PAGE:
I feel the exact same way. I like studies, reports and info. A lot. BUT I LOVE stories and why and how the studies, reports and info. help people. I'm so glad you responded to this. I worried it was a bit of a rant so I'm glad you liked it. Thanks for saying that. That's reason enough to keep on writing!

Cissy

Many thanks for your comments and for your willingness to share them. I like reading studies and reports about ACEs, but I love reading personal stories of folks with ACEs and the reflections of people who have tried to assist others dealing with trauma. One tells us how we might do better, while the other reminds us why we need to do better. Please keep us up to date on your journey!

Cynthia Birkeland posted:

Thanks so for this blog post! I only recently found ACES profound study and connected with this movement. Something I've been searching for my entire life! So much of what you said, I could have said! I've battled anxiety, depression (and later addiction) my entire life. Never knowing about the confirmed, direct cause/effect of ACES. I knew it in my ❤️, but to read all the reasearch and to finally be confirmed! Wow! Now I'm in process of trying to heal from it. What steps do I take, how do I get involved in ACES on a local level to help make a difference?? I raised my 2 boys with the mantra "to stop the evil tide from rolling over another generation" and believe I was mostly successful. We have a loving, caring  relationship with our boys both my husband and I nurture daily. 

If you are able to reach out to me in any way, I would love to talk with you. Don't know how that's possible, but if it is, please let me know. Thanks again so much! ❤️

Cynthia B

Hi Cynthia:

What a wonderful message. Consider yourself part of the movement. I know there's plenty you could do on this site and I know I'd love you to join or help over at Parenting with ACEs (the group) if you have any interest. Even sharing THIS comment as a blog post would be wonderful!

You have parented and have much to teach and share. As far as healing, I think there is so much we can do and a lot of it (at least for me) is about being a mama to our selves on the most physical and basic level. We're all different but for me that means eating decent, yoga, guided imagery as well as vitamins, exercise and various types of therapy (EMDR, heartmath, tapping, yoga, guided energy). For me, those have been more effective than talk therapy (though it's helped at times as well). Medication (though I don't love the side effects). I wrote about my own personal journey, healthwise, here.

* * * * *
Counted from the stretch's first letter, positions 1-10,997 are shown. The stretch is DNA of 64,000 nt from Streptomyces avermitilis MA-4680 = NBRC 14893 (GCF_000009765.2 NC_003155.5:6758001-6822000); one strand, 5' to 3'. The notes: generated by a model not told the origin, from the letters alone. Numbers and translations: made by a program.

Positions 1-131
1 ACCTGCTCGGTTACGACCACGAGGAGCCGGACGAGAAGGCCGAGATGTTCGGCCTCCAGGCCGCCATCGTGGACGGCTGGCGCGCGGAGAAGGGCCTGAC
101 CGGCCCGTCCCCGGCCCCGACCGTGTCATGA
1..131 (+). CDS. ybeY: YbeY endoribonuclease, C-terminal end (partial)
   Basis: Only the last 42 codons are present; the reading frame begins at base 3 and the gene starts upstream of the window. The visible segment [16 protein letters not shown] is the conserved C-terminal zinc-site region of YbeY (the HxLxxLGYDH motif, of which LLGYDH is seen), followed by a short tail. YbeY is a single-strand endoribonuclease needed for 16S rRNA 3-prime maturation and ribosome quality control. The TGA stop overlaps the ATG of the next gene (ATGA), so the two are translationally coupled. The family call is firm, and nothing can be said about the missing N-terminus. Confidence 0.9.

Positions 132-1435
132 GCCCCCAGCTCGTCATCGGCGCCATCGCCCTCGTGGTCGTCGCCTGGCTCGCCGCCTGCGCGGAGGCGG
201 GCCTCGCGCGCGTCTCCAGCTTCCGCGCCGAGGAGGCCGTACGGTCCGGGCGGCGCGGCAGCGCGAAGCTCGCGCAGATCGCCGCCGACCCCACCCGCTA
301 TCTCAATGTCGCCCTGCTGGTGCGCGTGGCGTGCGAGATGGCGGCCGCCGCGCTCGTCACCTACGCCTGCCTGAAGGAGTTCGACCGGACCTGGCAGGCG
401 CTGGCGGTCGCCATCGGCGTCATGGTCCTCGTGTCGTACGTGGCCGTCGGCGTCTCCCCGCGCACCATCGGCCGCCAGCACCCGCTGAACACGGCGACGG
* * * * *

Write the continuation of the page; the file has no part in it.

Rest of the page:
https://acestoohigh.com/2016/0...od-experiences-aces/

I think Donna Jackson Nakazawa's book Childhood Disrupted is great as is the Health Journeys website and things that slow and calm and center (though that's much easier said than done). 

Someone emailed me a link raving about The Body Keeps Score. I love the research in that book but not how it talks more about trauma survivors rather than to and with us. But there's a lot of research, content and types of healing (like neurofeedback) described that can give ideas for exploring. 

In addition, being here and in community and with other survivors, just knowing bone marrow deep, there's context and community counts for a whole lot.

And amazing on what you've already done, endured, lived with, coped with and come through. 

Cissy

Thanks so for this blog post! I only recently found ACES profound study and connected with this movement. Something I've been searching for my entire life! So much of what you said, I could have said! I've battled anxiety, depression (and later addiction) my entire life. Never knowing about the confirmed, direct cause/effect of ACES. I knew it in my ❤️, but to read all the reasearch and to finally be confirmed! Wow! Now I'm in process of trying to heal from it. What steps do I take, how do I get involved in ACES on a local level to help make a difference?? I raised my 2 boys with the mantra "to stop the evil tide from rolling over another generation" and believe I was mostly successful. We have a loving, caring  relationship with our boys both my husband and I nurture daily. 

If you are able to reach out to me in any way, I would love to talk with you. Don't know how that's possible, but if it is, please let me know. Thanks again so much! ❤️

Cynthia B